Today is the birthday of “Professor” William S. Hutchings (1832-1911), billed in vaudeville and dime museums as the “Lightning Calculator”. Hutching was a math prodigy who began working at P.T. Barnum’s American Museum as the Boy Lightning Calculator. For 25 cents he then hawked a book by the same title that revealed his arithmetical secrets (read the text here). In 1881, he moved to Austin & Stone’s museum in Boston, where he was the star of the whole show: outside talker, lecturer and master of ceremonies for the vaudeville acts and freaks he presented therein. Boston native Fred Allen was a huge fan, and writes about him in his autobiography Much Ado About Me, saying that Hutchings was so famously loquacious that Harvard students would come to study his modes of speech. In 1904, Hutchings published his autobiography; he was with Austin & Stone’s until he passed away in 1911.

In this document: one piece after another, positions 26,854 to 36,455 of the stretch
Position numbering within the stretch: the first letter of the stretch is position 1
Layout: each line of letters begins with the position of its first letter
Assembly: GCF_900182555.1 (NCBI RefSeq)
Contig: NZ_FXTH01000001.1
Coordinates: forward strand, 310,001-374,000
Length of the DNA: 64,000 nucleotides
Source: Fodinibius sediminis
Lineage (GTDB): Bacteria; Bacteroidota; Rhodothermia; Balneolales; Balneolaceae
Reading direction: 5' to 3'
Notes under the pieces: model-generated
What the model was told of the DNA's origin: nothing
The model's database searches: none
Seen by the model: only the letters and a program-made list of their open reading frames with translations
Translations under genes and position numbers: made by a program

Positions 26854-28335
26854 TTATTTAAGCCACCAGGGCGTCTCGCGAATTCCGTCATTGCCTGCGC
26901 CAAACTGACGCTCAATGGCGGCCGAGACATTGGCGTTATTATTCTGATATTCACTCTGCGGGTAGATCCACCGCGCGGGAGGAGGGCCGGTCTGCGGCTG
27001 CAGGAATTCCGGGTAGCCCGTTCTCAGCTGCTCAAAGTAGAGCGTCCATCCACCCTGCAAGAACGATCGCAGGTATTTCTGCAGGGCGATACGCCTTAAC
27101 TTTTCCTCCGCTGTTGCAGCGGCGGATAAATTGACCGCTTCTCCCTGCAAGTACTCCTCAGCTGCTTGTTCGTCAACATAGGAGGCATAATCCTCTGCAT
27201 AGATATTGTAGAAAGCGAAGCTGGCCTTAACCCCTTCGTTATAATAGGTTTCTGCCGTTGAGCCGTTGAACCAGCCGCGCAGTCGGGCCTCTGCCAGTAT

To find out more about the variety arts past and present, consult No Applause, Just Throw Money: The Book That Made Vaudeville Famous, available at Amazon, Barnes and Noble, and wherever nutty books are sold.
For more on silent film don’t miss my new book Chain of Fools: Silent Comedy and Its Legacies from Nickelodeons to Youtube, just released by Bear Manor Media, also available from amazon.com etc etc etc